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The Looming World Food Crisis: Opportunities in the Food Ecosystem of the Developing World
September 19, 2018 @ 11:30 am - 1:15 pm$35 – $50
By the middle of the 21st century, the world population will increase 30% to more than 9 billion. Food production will need to increase 70% to meet increased demands. The numbers do not add-up how we are going to realistically meet the increased demand for food. Forecast increases in crop productivity from biotechnology, genetics, agronomics and horticulture will not be sufficient to meet food demand, and resource limitations will constrain the global food system. For the first time in human history, food production will be limited on a global scale by the availability of land, water, and energy. Food issues could become as politically destabilizing after 2050 as energy issues are today.
More efficient technologies and crops will need to be developed to address this challenge – and equally important, better ways of applying these technologies locally for farmers. Simply put: technologies are not reaching enough smallholder farmers. There are a host of technological opportunities to increase efficiencies along the value-chain from farm to consumer – via digital information delivery, the cloud, “uberized services”, mechanization, precision agriculture, controlled environment agriculture, solar electric, blockchain, nanotechnololgy, biotechnology (microbiome, gene editing, alternative proteins), 3D food printing, high-value climate-resistant seed, etc.
A greater emphasis is needed in niche, high-value, animal protein and horticultural crops which create jobs and economic opportunities for urban, peri-urban and rural communities – enables more profitable, intensive farming of small tracts of land in urban areas; many of these small holder entrepreneurs are women, i.e. women dominate the tomato industry in Ghana. Better information delivery (extension), reducing high crop losses and improving the value-chain from farm to fork are critical.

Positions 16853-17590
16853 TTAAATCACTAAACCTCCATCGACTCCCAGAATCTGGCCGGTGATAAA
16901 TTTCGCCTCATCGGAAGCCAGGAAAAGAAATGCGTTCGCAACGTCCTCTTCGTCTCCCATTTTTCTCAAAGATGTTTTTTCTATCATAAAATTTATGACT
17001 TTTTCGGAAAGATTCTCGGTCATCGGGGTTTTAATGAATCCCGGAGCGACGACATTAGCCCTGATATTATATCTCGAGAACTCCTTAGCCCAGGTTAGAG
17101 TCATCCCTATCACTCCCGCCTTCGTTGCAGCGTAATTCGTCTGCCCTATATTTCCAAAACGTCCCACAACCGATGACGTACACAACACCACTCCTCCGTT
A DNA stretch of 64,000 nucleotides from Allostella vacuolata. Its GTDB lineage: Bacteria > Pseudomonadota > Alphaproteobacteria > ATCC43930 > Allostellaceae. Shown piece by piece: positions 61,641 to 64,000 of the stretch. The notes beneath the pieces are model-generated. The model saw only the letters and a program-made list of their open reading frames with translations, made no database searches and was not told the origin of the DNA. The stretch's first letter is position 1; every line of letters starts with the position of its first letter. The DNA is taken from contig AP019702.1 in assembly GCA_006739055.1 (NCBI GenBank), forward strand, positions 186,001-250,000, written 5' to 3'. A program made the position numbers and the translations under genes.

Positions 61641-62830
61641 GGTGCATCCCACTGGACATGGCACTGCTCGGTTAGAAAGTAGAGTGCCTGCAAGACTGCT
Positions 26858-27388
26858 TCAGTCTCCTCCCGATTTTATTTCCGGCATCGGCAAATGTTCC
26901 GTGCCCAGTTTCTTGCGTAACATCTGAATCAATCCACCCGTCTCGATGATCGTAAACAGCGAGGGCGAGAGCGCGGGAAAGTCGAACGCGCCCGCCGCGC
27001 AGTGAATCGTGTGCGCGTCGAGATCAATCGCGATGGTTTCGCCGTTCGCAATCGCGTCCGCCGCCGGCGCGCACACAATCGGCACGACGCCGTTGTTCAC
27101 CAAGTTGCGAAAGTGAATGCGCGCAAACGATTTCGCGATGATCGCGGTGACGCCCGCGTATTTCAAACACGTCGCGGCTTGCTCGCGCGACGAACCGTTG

Fred Davies grew up working on farms during the summers as a teenager in central New Jersey, but never looked at agriculture as a career. After college, he spent a year traveling the world (backpacking and hitchhiking) with a good friend who was a horticulturist. He saw the international niche opportunities of high value horticultural crops (vegetables, fruits, flowering plants) – and went on to pursue graduate degrees at Rutgers and the University of Florida.
Fred Davies is a Regents Professor emeritus, Dept. of Horticultural Sciences, faculty of Molecular and Environmental Plant Sciences, and AgriLife Research Faculty Fellow at Texas A&M University. He is a Senior Borlaug Fellow in Horticulture at the TAMU Borlaug Institute of International Agriculture. In 2013-14, he was a Senior Science Advisor (Jefferson Science Fellow) at USAID, Bureau of Food Security / Office of Agricultural Research & Policy, Washington, D.C. He continues to advise USAID on food security, agriculture and horticulture – most recently serving as the team lead, evaluating USAID plant seed programs in West Africa. He has over 40 years experience in research, evaluation, teaching, industry outreach and consultancies in horticulture, agriculture, plant propagation and seed programs in more than 25 countries.
He received a B.A. and M.S. from Rutgers University, and a PhD in Horticultural Sciences, Plant Physiology and Tropical Agriculture from the University of Florida. He has been a Visiting Scientist at the USDA Horticultural Crops Laboratory (Oregon), CINVESTAV Plant Biology Institute (Mexico) and International Potato Center (Peru). He has also been a Visiting Professor at Oregon State University, Monterrey Tech. Univ. (Mexico), National Agrarian University of Peru, and Bogor Agricultural University [IPB (Indonesia)]. As an expert in international horticulture, agriculture and food security – he has been a Guggenheim Fellow and Senior Fulbright Fellow to Peru, Mexico, and Indonesia. He is past-president of American Society for Horticultural Sciences (ASHS) and International Plant Propagators Society (IPPS). He is a Fellow of the ASHS and IPPS. His research has been supported by NASA, National Science Foundation, U.S. Dept. of Agriculture, other agencies, and industry. His co-authored book on Plant Propagation is the standard text of the field, and is used worldwide by academia and industry.
Here is an article that Dr. Fred Davies and Dr. Banning Garrett wrote on technology and urban food ecosystems:
The buffet luncheon will open at 11:30 AM. Dr. Davies will speak and take questions from the audience from Noon to 1:00 PM. The price for the luncheon is $40 for members, $50 for non-members and $35 for students and military personnel in uniform with a discount of $10 for early registration that ends at midnight, the morning of Monday of this event.
COME JOIN US FOR AN EXTRAORDINARY CONVERSATION AT THE ORTIZ CENTER!
You may also pay at the door with cash, check or credit card.
To avoid the ticketing fee, and take advantage of the discount, you may send a check to the World Affairs Council of South Texas, 4409 Sue Circle, Texas 78410. Please make sure your checks arrive prior to Saturday, August 18.
For other information, please contact: Dr. Anantha Babbili, WACST President, at 361.563.5177 or at firstname.lastname@example.org
Photos Courtesy of Noblest Photography